LESLIE: I don’t see any evidence that there would be a negative effect on economic growth. In fact, quite the opposite. I think if you did have a global financial transactions tax where all of the global financial centers were involved and it was also set at a rate that is pretty modest, it wasn’t going to have a distorting negative consequence, then you could raise revenues that would actually help promote growth and invest in job creation. And I think ultimately that’s one of the main arguments in favor of a financial transactions tax.
The United Kingdom already taxes stock, equity, and bond trades at a small rate, but it does not tax derivatives and swaps. Leslie said that the British Labour Party, of which he is a member, is interested in expanding the tax to derivatives and swaps but only if the United States does so as well. Eleven European countries announced plans to institute a financial transactions tax in January.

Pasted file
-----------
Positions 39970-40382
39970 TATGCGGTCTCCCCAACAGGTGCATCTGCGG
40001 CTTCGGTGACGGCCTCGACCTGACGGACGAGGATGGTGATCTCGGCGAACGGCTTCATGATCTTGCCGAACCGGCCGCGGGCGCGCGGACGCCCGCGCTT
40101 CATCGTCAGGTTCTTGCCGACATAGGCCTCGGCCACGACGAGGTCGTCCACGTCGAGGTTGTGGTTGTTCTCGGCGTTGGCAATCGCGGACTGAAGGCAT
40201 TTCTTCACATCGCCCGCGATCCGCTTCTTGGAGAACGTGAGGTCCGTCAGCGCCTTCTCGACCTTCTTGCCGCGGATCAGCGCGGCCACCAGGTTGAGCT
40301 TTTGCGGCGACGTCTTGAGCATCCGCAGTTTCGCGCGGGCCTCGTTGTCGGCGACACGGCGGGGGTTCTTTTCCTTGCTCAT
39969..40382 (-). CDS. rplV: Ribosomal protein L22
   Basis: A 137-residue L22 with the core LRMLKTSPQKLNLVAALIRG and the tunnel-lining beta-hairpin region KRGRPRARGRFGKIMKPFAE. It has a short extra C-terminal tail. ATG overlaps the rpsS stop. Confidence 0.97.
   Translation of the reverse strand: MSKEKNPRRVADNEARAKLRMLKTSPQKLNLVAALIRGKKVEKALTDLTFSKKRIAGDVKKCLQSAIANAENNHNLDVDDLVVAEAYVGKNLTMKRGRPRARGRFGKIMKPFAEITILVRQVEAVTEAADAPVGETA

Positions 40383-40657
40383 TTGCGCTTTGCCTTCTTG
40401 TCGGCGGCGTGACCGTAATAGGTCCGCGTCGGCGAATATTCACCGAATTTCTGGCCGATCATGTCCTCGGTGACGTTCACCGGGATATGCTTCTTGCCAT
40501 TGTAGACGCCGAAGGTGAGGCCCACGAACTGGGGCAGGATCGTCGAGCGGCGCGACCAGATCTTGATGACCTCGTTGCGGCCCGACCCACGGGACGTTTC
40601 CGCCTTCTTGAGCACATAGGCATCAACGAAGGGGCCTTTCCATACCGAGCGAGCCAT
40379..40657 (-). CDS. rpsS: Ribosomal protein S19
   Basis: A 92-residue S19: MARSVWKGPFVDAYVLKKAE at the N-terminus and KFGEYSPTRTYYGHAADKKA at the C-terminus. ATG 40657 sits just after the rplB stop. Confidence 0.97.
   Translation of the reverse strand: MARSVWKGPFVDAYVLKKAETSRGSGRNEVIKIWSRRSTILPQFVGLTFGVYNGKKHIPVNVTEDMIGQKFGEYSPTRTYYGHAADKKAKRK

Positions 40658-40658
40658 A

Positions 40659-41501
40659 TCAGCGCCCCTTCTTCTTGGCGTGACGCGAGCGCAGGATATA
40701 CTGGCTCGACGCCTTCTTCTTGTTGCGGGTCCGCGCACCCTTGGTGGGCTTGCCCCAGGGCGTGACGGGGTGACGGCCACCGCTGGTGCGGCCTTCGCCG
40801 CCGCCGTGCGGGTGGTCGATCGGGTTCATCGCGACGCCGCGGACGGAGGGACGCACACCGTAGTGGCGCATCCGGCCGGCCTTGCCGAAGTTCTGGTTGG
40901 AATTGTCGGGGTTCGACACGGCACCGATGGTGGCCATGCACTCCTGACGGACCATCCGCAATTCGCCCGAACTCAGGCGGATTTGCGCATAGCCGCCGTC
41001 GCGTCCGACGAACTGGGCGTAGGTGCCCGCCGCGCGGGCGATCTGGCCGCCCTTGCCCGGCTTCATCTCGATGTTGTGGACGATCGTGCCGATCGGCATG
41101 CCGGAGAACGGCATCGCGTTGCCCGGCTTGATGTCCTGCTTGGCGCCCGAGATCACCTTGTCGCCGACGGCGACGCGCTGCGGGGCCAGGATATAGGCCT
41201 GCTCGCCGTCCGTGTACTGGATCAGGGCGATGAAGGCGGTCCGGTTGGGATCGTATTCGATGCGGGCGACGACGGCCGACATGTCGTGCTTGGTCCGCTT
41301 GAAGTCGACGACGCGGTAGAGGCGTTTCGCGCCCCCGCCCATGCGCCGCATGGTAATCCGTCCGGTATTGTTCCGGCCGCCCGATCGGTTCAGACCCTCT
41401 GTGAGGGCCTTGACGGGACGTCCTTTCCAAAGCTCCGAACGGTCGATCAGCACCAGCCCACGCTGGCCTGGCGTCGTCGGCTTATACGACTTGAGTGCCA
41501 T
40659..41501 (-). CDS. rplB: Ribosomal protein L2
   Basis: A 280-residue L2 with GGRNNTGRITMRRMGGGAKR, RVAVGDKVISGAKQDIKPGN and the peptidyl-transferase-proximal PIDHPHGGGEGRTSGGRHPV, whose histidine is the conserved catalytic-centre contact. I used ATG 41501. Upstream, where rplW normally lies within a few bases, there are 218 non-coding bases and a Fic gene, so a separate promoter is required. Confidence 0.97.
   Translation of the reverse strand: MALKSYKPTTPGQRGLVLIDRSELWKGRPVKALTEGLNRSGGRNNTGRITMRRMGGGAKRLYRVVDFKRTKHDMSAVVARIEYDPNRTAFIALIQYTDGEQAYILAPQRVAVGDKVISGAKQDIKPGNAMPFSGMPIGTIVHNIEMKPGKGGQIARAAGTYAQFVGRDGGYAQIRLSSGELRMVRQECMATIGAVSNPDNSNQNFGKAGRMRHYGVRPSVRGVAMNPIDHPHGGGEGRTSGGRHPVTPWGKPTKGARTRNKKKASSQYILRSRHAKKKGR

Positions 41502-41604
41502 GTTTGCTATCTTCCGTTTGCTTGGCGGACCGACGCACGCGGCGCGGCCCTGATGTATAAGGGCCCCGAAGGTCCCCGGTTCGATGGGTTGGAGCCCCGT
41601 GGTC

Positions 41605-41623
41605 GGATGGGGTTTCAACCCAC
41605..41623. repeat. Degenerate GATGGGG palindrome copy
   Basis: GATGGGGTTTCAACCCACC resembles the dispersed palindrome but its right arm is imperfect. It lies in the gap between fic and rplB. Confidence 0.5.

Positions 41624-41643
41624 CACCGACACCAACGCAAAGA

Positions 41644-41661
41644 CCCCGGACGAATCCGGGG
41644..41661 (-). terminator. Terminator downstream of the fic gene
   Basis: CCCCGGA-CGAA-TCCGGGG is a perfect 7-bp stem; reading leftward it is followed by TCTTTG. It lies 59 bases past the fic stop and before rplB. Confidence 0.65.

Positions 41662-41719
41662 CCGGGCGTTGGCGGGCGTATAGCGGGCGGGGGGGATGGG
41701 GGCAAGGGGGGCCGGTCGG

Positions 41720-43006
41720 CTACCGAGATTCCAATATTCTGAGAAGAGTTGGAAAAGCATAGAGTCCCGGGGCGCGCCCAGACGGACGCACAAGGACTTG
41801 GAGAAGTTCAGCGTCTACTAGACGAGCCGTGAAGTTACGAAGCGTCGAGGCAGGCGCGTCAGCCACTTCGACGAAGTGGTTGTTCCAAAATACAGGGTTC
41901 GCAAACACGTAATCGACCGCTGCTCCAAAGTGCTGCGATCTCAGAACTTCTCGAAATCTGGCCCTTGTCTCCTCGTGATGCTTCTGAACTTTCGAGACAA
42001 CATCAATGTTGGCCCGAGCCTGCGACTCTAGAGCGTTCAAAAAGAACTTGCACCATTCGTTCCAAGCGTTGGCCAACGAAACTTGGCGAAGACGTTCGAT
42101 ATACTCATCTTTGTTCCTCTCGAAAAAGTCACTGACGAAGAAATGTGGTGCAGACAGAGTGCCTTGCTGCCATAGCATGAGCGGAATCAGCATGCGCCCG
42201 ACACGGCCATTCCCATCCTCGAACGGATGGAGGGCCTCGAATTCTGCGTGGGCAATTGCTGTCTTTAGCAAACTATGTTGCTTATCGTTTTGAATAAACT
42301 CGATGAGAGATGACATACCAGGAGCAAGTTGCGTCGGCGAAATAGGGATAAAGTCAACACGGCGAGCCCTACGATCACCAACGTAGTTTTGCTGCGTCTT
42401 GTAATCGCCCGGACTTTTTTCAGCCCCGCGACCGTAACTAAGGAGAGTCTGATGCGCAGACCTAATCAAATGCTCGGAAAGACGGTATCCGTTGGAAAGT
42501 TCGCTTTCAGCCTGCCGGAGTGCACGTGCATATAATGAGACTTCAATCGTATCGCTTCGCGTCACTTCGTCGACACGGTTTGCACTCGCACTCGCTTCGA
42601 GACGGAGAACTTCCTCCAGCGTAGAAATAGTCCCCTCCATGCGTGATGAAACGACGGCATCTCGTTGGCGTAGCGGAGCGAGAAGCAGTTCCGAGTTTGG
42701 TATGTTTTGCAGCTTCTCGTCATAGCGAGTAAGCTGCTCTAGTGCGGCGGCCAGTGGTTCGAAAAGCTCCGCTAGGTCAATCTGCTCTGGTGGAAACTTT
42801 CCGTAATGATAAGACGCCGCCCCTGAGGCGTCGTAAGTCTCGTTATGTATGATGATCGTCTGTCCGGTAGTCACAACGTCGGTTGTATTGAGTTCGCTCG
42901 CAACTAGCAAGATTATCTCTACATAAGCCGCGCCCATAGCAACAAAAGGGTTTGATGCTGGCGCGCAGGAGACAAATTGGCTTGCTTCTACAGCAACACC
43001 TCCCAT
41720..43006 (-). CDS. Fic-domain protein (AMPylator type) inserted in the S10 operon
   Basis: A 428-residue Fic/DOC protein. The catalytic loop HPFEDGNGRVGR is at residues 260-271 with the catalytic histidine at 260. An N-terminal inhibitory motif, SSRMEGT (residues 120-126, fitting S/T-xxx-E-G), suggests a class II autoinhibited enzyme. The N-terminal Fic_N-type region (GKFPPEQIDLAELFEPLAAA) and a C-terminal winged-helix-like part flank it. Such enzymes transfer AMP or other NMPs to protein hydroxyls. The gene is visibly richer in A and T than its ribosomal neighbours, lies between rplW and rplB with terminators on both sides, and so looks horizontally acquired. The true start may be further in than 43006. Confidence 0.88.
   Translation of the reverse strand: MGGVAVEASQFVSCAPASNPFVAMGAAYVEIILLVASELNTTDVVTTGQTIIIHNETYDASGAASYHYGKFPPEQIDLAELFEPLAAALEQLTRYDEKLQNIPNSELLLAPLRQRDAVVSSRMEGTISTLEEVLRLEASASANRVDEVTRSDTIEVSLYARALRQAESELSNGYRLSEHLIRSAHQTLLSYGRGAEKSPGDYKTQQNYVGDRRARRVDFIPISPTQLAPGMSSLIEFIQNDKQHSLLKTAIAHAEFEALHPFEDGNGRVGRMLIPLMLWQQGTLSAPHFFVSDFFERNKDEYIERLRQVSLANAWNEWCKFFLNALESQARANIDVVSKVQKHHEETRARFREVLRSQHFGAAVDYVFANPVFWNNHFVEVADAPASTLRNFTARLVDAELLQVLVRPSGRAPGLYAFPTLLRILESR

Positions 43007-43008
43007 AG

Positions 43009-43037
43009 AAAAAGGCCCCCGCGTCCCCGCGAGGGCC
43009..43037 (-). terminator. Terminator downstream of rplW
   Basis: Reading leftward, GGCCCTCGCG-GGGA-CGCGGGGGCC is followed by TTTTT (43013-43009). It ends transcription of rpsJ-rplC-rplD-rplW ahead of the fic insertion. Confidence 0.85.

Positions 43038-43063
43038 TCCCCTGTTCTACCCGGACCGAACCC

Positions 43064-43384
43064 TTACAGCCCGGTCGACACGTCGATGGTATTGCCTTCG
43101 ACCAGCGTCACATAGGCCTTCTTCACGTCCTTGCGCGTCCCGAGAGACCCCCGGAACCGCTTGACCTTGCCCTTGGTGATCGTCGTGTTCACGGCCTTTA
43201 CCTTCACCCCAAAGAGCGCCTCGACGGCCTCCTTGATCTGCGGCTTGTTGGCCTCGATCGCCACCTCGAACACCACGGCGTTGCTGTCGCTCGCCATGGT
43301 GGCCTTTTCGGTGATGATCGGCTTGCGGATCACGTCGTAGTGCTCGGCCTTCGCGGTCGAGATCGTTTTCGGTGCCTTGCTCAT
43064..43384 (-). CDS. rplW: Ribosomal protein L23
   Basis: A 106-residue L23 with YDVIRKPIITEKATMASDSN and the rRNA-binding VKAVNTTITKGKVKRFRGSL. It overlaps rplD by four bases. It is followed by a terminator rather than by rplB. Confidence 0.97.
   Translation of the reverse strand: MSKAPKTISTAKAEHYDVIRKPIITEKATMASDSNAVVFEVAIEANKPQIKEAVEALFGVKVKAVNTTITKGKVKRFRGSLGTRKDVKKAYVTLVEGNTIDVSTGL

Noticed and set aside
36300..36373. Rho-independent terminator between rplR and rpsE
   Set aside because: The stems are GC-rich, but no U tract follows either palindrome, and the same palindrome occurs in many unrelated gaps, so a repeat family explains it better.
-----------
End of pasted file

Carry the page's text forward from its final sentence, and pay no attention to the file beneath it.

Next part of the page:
A plan introduced in Congress by Sen. Tom Harkin (D-IA) and Rep. Peter DeFazio (D-OR) would tax derivatives, stocks, and bond trades at a 0.03 percent rate, raising roughly $350 billion over the next decade. A plan outlined by the Center for American Progress’ Adam Hersh and Jennifer Erickson today would raise $50 billion a year through similarly modest rates. The tax would also add stability to financial markets while promoting investment that is better for growth and the economy, Hersh and Erickson argued.
Such a tax has been supported by business and financial leaders, including a high-frequency trading pioneer who has admitted that such trading, which would be greatly limited by a transactions tax, has “absolutely no social value.”